Saturday, September 1, 2012

Hey Mister Postman

Curb appeal is important, right?  I feel like my house looks like a ski chalet from the outside, since it's brown and has those off-red shutters.

You may remember my giant mailbox from an earlier post... I'll refresh your memory if not. It has a big brick base and a rusting mailbox with no door on top. The mailbox is encased in concrete. Nothing says classy like a mailbox without a front.

I set out to rectify that at the beginning of August. By rectify I mean I took the outer layer of concrete and peeled it off with my fingers when I went to get the mail. That made it look even worse because you could see all the mold that had collected in the cracks. Jeremy really loves when I start these projects with no direction.

I have been working on this for a week or so now. Step one was to remove the concrete and the rusting mailbox.

Husband did a great job because the sledge is too heavy for me to use effectively.

Action shot!

We decided to leave the base intact because it looks fine and is sturdier than a post. Also cheaper than buying a post and concrete....

We had a rain delay and couldn't finish the mailbox install over the weekend, so we put a pink dropcloth down (not pictured) and the old mailbox. We definitely were the coolest house on the block Monday during the workday...

After screwing the wood to the bottom of the new mailbox I stuck it to the brick with construction adhesive. Once the mailbox was installed I got to work on making it excellent.

I bought some cedar boards at Lowes. I picked cedar because it's naturally rot and insect resistant. It's the only type of wood that you don't have to stain/seal (excepted treated wood, of course). I measured the distance on both sides of the mailbox and came up with plans for flower boxes.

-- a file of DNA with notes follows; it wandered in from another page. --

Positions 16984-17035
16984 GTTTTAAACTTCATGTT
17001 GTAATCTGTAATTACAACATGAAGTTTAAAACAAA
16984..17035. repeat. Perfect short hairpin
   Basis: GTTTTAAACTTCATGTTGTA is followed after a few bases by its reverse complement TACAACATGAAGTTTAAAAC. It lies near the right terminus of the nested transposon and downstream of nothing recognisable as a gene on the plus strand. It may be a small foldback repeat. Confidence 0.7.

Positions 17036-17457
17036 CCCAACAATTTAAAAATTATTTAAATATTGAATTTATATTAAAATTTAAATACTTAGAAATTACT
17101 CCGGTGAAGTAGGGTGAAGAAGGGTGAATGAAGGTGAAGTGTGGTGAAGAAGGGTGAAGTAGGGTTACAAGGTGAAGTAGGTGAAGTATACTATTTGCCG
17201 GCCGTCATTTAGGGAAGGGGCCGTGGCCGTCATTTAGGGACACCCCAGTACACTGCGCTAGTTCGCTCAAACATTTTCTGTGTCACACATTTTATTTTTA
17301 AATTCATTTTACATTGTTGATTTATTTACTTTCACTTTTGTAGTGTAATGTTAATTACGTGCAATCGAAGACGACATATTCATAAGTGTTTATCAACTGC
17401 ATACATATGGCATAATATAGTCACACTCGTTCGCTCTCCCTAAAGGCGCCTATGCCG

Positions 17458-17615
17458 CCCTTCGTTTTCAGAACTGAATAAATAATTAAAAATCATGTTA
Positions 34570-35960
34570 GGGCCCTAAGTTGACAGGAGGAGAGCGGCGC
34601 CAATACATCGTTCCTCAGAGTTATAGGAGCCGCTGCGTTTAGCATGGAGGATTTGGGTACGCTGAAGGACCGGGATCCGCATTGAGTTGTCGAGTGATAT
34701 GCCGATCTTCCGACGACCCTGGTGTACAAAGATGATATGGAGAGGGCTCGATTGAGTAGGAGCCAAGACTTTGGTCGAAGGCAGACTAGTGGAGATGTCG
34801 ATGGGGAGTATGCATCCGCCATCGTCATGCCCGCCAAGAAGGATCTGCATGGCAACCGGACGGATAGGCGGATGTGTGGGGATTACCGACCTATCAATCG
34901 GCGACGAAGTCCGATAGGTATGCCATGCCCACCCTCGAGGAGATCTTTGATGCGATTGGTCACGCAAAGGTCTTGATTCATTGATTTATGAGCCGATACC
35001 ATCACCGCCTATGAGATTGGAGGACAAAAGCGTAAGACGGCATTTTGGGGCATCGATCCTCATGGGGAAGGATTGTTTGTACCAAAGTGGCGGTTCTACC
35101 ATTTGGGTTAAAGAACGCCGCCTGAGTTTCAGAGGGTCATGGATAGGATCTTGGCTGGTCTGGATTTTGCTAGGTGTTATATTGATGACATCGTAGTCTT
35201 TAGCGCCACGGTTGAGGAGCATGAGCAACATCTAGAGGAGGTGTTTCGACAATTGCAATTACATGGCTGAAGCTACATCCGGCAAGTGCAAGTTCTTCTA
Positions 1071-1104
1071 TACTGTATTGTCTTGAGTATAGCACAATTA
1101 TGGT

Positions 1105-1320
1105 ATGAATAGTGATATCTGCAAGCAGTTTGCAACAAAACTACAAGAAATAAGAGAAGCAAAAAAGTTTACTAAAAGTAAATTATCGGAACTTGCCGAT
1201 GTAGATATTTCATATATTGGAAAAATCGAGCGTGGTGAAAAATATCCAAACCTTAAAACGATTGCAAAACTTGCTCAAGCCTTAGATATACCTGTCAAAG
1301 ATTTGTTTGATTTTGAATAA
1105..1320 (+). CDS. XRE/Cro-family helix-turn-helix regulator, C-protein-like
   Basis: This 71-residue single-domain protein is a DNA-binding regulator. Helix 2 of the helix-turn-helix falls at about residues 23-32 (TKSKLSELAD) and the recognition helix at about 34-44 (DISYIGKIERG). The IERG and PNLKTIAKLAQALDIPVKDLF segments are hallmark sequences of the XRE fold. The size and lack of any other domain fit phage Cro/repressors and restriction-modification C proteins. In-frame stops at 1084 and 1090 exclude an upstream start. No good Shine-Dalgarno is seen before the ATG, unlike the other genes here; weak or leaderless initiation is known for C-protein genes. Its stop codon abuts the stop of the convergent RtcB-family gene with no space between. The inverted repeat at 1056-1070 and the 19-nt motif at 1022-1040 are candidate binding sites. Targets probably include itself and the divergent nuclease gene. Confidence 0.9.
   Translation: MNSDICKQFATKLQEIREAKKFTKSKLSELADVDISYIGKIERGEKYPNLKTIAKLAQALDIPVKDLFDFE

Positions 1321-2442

The long boards are 23.5 inches and the short are 5.5 inches.

I used wood screws to hold the boards in place. As you can see they're not 100% perfect, but they're fine as far as I'm concerned. The circular saw makes it difficult to make really straight cuts, so everything gets a bit off...

If I did this again I'd screw from the inside to hide the screwheads. I'll just say I'm going for a rustic look...

Then I drilled some holes in the bottom for drainage purposes and picked up some flowers.
*Sidenote: I picked mostly red flowers because they're less likely to attract bees. I don't want the poor mail lady to get stung. I also planted them towards the back of the box to for the same reason and to keep access to the flag. These flowers should last to the late fall, hopefully.

Once the plants were potted I adhered some shelf brackets behind the mailbox to secure the boxes to. The boxes will be screwed to the brackets, but not permanently attached. Then I can remove them for replanting/repairs if need be.

Here's the finished product!